Hundreds are ‘at risk’ of FGM
‘Awareness needs to be spread to girls’
HUNDREDS of young girls in Hillingdon are at risk of becoming victims of female genital mutilation (FGM), according to charity experts.
The Daryeel Foundation and the West London Somaliland Community (WLSC) say 40 per cent of the borough’s residents come from ethnic minority backgrounds, including a ‘large majority’ hailing from countries and states where FGM is more commonplace, such as Somalia, Kenya and Ethiopia.
Representatives from both organisations spoke out against the practice on Friday, as the United Nations observed its International Day of Zero Tolerance for FGM.
Id Muse, director of WLSC, said it was impossible to know how many young girls were being taken abroad from Hillingdon for what is also sometimes known as ‘cutting’, but he estimated that ‘hundreds’ were potential victims.
Mr Muse said awareness needed to be spread among schools, children’s centres, GPs and individuals throughout the borough in order to end tolerance for FGM, which comprises all procedures that involve altering or injuring the female genitalia for nonmedical reasons and is recognised internationally as a violation of human rights.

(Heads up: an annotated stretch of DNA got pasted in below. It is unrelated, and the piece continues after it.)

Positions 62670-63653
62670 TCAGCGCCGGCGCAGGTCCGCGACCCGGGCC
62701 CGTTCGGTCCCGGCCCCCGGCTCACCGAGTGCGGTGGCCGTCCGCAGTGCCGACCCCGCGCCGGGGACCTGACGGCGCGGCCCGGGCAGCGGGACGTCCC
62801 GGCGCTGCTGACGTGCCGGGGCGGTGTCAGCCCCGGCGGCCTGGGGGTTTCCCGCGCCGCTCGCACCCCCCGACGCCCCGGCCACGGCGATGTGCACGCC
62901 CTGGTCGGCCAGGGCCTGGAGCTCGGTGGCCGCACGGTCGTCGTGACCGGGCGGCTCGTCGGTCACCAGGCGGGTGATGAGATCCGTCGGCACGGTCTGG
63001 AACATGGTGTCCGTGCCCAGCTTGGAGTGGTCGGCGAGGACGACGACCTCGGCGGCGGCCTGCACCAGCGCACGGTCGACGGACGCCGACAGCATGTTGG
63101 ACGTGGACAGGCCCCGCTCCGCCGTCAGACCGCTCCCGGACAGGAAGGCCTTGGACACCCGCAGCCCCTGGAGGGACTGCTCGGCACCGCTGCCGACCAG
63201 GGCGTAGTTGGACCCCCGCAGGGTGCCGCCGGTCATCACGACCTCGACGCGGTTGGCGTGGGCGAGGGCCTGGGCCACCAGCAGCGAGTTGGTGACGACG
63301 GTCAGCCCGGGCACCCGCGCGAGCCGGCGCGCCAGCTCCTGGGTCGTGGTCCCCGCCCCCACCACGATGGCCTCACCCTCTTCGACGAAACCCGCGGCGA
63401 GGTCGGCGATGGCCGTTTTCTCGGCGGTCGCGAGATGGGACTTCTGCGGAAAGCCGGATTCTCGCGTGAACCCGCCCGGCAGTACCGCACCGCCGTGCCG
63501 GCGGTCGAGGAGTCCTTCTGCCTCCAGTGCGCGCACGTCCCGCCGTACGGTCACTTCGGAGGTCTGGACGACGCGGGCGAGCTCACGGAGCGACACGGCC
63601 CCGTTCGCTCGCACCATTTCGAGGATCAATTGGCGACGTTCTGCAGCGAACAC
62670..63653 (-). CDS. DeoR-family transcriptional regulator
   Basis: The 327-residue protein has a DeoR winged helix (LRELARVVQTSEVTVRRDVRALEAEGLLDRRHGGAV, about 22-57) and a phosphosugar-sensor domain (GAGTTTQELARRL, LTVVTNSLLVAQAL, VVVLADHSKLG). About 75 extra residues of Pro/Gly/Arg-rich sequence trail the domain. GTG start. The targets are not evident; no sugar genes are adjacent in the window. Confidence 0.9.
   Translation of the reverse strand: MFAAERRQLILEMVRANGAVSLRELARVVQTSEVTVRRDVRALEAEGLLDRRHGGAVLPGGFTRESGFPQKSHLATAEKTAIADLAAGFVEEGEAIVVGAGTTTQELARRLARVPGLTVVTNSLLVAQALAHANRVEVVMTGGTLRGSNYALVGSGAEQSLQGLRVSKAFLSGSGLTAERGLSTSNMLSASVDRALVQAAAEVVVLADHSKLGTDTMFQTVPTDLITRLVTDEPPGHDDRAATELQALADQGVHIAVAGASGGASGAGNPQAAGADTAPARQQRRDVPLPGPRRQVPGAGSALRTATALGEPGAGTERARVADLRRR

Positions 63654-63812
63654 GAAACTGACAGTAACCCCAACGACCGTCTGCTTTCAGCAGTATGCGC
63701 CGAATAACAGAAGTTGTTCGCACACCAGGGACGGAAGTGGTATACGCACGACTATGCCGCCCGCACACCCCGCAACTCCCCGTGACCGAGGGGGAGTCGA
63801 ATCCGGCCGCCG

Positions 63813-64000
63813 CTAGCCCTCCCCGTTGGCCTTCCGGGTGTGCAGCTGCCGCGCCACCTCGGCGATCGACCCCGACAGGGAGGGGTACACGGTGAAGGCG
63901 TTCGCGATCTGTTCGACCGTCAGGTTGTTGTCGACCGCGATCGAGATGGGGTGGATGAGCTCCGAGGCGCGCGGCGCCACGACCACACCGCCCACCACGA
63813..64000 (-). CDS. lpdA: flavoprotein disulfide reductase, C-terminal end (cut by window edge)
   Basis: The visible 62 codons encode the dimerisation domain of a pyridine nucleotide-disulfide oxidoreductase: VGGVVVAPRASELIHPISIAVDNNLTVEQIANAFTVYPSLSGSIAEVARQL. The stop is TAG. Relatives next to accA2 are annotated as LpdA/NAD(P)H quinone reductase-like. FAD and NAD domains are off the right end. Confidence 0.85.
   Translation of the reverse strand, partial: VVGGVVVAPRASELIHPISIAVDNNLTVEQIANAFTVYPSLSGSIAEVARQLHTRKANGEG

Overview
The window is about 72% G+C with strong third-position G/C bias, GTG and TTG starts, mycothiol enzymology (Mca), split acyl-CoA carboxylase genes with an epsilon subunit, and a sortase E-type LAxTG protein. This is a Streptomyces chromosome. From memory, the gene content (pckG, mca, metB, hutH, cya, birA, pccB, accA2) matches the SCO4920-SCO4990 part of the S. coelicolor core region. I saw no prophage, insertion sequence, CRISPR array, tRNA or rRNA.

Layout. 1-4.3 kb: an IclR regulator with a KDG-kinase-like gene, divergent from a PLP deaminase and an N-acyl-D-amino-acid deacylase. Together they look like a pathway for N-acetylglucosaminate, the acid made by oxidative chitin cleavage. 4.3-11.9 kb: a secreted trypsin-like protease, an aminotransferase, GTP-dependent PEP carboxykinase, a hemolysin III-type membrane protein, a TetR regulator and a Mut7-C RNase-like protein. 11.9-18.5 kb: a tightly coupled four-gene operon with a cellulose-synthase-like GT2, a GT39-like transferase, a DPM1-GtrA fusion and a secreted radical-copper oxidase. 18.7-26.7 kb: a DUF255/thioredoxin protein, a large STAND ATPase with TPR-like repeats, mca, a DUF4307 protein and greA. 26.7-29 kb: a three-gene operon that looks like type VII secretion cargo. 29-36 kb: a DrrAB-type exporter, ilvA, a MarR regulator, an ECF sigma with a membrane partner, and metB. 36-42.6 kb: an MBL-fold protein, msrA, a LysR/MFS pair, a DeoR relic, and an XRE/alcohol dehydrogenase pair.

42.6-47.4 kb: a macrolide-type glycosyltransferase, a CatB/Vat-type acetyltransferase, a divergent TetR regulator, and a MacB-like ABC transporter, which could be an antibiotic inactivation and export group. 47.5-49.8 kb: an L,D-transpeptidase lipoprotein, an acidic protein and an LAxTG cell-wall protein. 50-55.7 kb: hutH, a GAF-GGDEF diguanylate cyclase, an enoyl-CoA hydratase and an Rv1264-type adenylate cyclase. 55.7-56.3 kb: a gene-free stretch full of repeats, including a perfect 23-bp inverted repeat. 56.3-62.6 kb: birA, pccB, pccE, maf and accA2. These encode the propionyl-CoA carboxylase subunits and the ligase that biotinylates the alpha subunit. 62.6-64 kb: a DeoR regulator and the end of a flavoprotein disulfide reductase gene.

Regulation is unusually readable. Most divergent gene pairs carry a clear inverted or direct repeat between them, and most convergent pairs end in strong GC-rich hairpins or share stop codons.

Marso Abdi, FGM change agent and facilitator for the Daryeel Foundation, said she had spoken to at least one GP in Hillingdon who had never heard of FGM.
She added: “People who live in west London, especially in Hillingdon, don’t have awareness, and they don’t know where to go for information.”
On January 28 politicians, education staff, health workers and members of the public came together in Hayes to discuss ways of ending the practice, both locally and nationally.
The event, held at the Old Vinyl Factory, in Blyth Road, was organised by the Daryeel Foundation and WLSC, in partnership with the Evelyn Oldfield Unit, a London-based support group. Those attending compiled a list of 25 action points designed to help tackle the problem.
These included educating GPs, mothers, men and imams, potentially through classes held across the borough and improving communications between relevant agencies.